• Milestones Every family celebrates milestones. It might be your child’s first day back at school, first cell phone or first job. Plan for these milestones together and help strike a balance between unrealistic expectations and your family’s financial reality.

    Fun with friends It can be difficult for your child to manage money when they are with friends. Get them involved in group activities that demonstrate that spending less doesn’t necessarily mean having less fun.

    Extras An education in money management is an ongoing process. In addition to information for Money Mentors, the Make it Count extras include helpful tools, resources and worksheets.

    Being a Money Mentor is simple. Invest a little bit of the time you spend with your child each day to talk about the many financial decisions involved in everyday activities. Often, it’s as simple as having a chat. The Make it Count program is intended to make this process easy and enjoyable.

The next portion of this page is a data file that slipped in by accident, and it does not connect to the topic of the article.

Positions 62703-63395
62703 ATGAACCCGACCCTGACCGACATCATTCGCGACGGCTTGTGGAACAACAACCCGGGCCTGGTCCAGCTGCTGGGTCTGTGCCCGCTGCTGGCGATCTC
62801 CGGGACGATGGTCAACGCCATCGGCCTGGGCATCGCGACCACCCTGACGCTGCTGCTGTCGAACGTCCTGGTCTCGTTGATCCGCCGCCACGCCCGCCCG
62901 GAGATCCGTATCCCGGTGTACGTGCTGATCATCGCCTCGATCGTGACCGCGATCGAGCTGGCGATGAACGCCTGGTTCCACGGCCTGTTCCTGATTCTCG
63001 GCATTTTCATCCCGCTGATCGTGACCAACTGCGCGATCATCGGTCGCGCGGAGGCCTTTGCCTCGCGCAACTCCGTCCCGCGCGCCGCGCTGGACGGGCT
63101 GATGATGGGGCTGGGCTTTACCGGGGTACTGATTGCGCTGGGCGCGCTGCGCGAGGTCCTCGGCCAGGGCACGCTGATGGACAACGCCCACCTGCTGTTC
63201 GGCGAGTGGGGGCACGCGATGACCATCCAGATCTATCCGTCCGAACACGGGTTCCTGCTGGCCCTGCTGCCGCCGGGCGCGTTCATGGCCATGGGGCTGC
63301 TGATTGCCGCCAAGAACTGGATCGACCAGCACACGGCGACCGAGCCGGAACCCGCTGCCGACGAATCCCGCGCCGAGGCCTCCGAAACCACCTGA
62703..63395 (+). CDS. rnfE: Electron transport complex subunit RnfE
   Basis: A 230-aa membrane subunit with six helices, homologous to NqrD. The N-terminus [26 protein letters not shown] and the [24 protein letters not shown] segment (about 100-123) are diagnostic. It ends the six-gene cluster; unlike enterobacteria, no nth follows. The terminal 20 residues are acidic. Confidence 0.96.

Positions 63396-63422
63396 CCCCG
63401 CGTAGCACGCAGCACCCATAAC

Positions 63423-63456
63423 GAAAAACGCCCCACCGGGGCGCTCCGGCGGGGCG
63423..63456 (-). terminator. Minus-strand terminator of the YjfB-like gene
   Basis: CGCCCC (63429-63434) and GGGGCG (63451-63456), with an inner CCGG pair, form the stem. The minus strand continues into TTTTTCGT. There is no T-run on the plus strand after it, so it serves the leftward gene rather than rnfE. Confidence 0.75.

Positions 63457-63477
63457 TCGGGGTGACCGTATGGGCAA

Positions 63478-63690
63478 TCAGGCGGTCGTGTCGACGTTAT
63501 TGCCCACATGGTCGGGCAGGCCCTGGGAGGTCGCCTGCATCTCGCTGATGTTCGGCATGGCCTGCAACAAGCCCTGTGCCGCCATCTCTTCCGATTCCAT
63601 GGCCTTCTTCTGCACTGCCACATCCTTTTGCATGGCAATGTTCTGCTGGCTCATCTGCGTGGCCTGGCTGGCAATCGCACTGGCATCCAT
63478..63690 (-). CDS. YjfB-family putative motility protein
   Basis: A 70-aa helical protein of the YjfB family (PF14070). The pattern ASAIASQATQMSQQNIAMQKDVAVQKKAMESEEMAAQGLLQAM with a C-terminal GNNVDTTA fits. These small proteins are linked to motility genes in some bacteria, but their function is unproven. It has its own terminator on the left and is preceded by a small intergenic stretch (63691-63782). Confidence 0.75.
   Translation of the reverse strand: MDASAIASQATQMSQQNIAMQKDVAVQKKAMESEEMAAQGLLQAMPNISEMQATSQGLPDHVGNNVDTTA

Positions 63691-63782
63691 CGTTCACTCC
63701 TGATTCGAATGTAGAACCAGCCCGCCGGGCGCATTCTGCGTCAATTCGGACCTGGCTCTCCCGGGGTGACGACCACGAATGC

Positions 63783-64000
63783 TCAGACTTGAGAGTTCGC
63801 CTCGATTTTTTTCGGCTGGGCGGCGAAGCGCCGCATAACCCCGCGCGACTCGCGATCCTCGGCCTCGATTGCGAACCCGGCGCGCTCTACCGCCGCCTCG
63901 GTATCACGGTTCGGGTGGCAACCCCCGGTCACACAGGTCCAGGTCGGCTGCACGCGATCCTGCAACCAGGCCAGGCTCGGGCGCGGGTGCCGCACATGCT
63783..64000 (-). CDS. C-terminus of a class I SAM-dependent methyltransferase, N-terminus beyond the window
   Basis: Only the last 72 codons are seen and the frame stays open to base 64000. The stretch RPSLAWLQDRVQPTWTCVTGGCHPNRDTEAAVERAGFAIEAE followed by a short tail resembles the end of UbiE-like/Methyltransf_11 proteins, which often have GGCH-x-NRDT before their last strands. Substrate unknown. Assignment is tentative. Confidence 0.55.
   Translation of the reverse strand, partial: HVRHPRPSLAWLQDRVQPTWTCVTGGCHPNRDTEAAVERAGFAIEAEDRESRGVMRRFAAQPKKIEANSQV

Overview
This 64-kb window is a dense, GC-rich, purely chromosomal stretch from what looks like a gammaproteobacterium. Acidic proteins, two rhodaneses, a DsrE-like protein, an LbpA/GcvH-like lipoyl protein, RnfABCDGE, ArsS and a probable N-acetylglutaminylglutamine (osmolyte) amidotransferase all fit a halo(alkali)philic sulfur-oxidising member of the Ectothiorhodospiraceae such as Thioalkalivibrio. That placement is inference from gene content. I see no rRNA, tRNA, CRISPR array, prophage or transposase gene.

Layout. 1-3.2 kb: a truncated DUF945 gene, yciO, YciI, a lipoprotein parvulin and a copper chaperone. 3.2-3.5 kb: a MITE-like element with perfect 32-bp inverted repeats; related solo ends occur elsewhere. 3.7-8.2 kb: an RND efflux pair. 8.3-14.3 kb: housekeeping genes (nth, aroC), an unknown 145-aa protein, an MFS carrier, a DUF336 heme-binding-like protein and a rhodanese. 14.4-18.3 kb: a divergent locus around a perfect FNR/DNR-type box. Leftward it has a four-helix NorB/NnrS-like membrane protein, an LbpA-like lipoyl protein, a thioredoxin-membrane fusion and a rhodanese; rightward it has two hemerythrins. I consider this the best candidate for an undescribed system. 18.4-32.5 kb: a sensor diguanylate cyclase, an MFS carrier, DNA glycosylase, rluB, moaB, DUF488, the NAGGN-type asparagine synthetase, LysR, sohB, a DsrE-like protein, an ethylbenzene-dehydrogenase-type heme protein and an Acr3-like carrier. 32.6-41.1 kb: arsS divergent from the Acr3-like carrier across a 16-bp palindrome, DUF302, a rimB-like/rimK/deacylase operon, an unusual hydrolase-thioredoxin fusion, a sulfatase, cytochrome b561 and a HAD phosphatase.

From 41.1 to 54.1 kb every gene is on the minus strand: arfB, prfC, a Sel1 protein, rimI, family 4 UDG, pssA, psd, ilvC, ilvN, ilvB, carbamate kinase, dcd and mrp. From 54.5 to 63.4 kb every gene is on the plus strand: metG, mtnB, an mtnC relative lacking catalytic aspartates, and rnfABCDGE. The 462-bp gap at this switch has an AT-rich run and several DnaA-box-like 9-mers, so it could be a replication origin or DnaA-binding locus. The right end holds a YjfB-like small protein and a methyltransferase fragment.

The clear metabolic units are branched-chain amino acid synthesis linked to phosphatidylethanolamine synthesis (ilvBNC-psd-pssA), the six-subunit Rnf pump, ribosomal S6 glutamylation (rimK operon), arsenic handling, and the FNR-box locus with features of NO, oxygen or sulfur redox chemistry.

Make it Count Guide This guide is your main mentoring resource, with activities and tips for more effective money management. Keep it handy and refer to it for ideas and inspiration.

    The guide is divided into five sections, so you can quickly access the information you need.

    Out and about Being on the go often includes running errands, visits to stores and spending money. These are excellent opportunities to involve your child in the purchasing process, providing practical money management lessons.

    Lessons for life There are plenty of opportunities to teach basic money management. From saving, to spending to safe investing, help provide your child with the foundation for a successful financial future.







  • 6

    Youth Budget Sheets These basic budget sheets will help children track what they earn and spend. Make sure your child uses them to get a realistic look at their financial situation.